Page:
The records of Heteroptera collected at butterfly traps baited with fish or shrimp carrion during several collecting trips to a number of South American countries are presented. In the New World tropics, little work on Heteroptera attracted to carrion has been reported, except for a study by Morón & Terrón (1984), who trapped insects in pitfall traps baited with squid carrion. However, only 3 families were recorded and only 1, the family Miridae, was identified in their report. Dellapé & Melo (2008) described a new species of Catenes (Lygaeoidea, Rhyparochromidae); included in the type series was a male collected by us in Ecuador on a carrion-baited butterfly trap. Most of the records of attraction to carrion by species reported in this paper have not been cited previously in the available scientific literature.

Materials and Methods

Detailed location and date information for samples collected in this study are as follows: Bolivia—Santa Cruz Dept., 5 km SSE Buena Vista, vic. Hotel Flora & Fauna, 17°29′55″S, 63°39′7″W, elev. 440 m, 10-22-X-2004; Brazil—Rondônia State, 62 km SW Ariquemes, vic. Pousada Ecológica Rancho Grande, 10°17′53″S, 62°52′8″W, elev. 171 m; 5-17-X-1993; 8-20-XI-1994; 3-15-XII-1996, and 4-16-XI-1997; Colombia 1—Meta, Villavicencio, vic. Gunaviche Estadero, nr. Rio Guatiquia, 4°10′30″N, 73°38′13″W, elev. 447 m, 3-5-VII-2013; Colombia 2—Tolima, Ibague, Ver. El Totumo, 4°23′42″N, 75°11′56″W, elev. 1,100 m, 6-9-VII-2013; Ecuador—Napo Prov., Misahuallí, vic. Hotel Misahuallí Jungle Lodge, 10°17′53″S, 62°52′8″W, elev. 171 m, 6-18-IX-1998; Peru 1—San Martín Dept., Moyabamba, vic. Ecológico “Rumipata”, 6°4′32.0″S, 76°58′7.5″W, elev. 970 m, 13-18-X-2012; Peru 2—Amazonas Dept., vic. Huembo Lodge, Km 315 on Hwy N5; 5°51′28.1″S, 77°59′4.8″W, elev. 2,078 m, 18-21-X-2012; Peru 3—Amazonas Dept., Chachapoyas, vic. Gocta Lodge, 6°3′22.5″S, 77°53′42.6″W, elev. 1,815 m, 21-24-X-2012.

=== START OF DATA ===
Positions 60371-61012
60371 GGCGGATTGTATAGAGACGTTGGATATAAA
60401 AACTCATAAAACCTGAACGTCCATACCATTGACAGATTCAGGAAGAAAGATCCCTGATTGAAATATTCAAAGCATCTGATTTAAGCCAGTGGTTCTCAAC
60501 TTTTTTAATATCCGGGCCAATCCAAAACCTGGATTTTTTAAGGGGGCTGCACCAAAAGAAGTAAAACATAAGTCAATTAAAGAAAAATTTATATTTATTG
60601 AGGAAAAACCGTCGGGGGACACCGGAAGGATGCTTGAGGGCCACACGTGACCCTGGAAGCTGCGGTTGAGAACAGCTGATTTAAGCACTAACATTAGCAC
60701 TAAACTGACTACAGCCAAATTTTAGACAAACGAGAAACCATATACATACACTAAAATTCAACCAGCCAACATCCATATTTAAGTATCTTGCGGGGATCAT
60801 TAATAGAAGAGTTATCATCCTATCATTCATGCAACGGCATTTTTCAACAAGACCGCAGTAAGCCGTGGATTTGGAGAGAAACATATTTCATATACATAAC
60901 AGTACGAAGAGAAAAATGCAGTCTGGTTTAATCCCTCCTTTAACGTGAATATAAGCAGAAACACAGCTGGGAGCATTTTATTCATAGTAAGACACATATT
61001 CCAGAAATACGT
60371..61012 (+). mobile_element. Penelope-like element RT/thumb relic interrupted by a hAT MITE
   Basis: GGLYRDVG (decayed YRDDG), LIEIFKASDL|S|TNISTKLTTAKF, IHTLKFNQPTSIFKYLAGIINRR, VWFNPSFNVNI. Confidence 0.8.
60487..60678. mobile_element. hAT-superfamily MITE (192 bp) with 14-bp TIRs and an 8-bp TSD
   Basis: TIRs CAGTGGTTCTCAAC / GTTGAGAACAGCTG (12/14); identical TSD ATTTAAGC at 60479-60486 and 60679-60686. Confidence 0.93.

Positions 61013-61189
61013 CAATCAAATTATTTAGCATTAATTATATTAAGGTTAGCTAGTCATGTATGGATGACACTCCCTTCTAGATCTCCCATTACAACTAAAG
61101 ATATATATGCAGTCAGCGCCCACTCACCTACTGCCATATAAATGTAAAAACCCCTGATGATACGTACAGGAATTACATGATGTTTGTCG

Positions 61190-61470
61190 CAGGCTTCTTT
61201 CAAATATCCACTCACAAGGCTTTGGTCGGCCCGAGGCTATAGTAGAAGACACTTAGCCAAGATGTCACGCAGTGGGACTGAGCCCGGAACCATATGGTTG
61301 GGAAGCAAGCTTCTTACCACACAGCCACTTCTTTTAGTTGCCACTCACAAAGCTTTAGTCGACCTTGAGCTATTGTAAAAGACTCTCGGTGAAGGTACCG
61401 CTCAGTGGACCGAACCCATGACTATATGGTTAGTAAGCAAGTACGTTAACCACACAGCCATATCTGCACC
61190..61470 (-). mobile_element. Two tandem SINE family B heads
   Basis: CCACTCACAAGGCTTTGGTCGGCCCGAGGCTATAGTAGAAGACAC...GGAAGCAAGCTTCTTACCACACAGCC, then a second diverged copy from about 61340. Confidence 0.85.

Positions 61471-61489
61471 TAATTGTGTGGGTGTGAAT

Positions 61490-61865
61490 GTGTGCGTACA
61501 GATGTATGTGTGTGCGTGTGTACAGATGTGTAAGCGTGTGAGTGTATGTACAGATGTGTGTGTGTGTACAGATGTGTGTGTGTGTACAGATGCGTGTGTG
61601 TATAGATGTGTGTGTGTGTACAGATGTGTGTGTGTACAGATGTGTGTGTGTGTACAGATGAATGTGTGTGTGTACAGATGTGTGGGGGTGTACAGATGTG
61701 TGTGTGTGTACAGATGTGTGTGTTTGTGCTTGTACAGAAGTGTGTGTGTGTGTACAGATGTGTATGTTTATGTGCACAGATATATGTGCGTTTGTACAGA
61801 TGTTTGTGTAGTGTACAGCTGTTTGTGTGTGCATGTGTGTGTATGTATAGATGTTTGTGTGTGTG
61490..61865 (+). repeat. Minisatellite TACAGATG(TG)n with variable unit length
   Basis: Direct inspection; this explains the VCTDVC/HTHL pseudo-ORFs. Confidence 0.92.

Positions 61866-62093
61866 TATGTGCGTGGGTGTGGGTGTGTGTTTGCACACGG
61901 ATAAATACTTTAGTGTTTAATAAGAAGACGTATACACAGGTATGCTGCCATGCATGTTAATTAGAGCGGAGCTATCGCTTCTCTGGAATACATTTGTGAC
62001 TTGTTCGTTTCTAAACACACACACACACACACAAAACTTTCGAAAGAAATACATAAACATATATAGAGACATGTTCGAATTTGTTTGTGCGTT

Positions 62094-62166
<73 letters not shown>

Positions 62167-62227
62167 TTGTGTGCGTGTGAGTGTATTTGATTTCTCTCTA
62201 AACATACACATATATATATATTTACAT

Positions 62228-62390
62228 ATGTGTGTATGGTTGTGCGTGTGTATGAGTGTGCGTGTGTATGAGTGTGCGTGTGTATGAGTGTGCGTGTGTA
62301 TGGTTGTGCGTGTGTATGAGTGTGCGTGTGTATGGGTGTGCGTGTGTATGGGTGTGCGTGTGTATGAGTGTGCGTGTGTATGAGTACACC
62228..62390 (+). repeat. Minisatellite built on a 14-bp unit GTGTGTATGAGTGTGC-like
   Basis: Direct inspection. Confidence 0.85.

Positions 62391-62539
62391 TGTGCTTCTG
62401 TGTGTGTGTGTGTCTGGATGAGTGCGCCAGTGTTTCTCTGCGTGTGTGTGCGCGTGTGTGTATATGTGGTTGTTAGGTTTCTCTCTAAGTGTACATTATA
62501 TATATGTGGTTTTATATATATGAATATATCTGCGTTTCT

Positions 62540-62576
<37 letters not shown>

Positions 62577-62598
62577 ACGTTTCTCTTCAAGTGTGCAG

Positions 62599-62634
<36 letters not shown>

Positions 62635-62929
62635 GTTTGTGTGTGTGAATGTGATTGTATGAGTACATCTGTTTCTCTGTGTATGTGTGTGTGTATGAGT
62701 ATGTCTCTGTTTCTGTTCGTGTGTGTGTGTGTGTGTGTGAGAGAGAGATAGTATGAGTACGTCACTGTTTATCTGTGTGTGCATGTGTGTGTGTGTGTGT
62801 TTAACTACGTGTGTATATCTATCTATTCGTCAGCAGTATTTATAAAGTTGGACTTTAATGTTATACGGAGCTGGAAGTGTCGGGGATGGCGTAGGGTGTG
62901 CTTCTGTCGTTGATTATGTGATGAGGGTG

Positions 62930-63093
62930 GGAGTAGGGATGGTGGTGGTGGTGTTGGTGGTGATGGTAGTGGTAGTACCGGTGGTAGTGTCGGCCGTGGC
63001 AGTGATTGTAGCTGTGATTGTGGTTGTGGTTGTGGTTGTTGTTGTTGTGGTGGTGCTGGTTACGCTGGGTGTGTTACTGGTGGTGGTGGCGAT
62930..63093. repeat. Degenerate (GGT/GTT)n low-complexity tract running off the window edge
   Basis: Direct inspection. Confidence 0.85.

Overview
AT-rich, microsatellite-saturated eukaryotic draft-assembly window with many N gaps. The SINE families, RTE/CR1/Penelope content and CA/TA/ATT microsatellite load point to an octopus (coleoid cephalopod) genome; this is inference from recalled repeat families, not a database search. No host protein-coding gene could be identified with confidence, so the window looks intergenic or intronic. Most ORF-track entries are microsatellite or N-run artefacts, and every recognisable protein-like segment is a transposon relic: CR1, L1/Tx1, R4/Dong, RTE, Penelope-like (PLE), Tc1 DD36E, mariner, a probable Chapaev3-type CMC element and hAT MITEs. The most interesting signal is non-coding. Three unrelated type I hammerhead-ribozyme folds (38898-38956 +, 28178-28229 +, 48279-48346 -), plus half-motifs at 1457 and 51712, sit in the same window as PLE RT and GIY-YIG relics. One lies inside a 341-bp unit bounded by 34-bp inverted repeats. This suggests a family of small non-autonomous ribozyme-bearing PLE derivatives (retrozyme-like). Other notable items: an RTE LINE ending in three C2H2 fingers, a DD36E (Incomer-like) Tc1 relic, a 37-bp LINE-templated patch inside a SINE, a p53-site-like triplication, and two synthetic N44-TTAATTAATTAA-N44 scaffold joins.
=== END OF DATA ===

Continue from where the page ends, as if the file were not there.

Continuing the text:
Records were kept only for Pentatomoidea on the Brazil trips. In Bolivia, traps were placed near a dry stream and, after a short time, were washed away in heavy rains so collecting there was limited.

Traps used for these studies were variable in design but basically similar to those used by Austin & Riley (1995) and Sourakov & Emmel (1995) and consisted of a cylinder of net fabric (about 35 cm diameter × 75 cm length) attached on the top and bottom to square or round thin pieces of wood, plastic, or other rigid materials that were slightly larger than the diameter of the cylinder (Fig. 1). The top was attached directly to the rigid material that protected the bait from rainfall, whereas the bottom was attached in such a way as to allow a gap for entrance of butterflies or other insects. A hole in the bottom piece allowed for placement of a cup to hold the bait (Fig. 2). One variation in design was to tie up excess net fabric at the top of the cylinder so that only the bottom was rigid. The bait usually consisted of locally available fish cut into small pieces and placed in a container with water and a little soil to add microorganisms. Shrimp carrion was used in Bolivia instead of fish carrion, and some traps in Ecuador also had shrimp carrion. After 3 to 4 d, the putrid bait was used in traps. Lepidopterists frequently bring bait that has already begun to putrefy, but we chose initially to rely on locally available fish and shrimp and avoid packing this material in luggage. On the most recent trip to Colombia, the bait (ladyfish, Elops sp.; Elopiformes: Elopidae) was cut into small pieces and placed in a leak-proof container 1 wk before departure, giving the bait extra time to decay.

Fig. 1.

Example of a butterfly trap used in these studies.


Traps were suspended from tree branches at a height of about 1.5 to 3.0 m along trails, near streams or bodies of water when available. They were checked during the day and early evening as frequently as possible, but length of time between collections at any one trap varied by weather, distance between traps, etc. Because data on taxa other than Pentatomoidea were not kept on all trips, results are not comparable across higher taxa.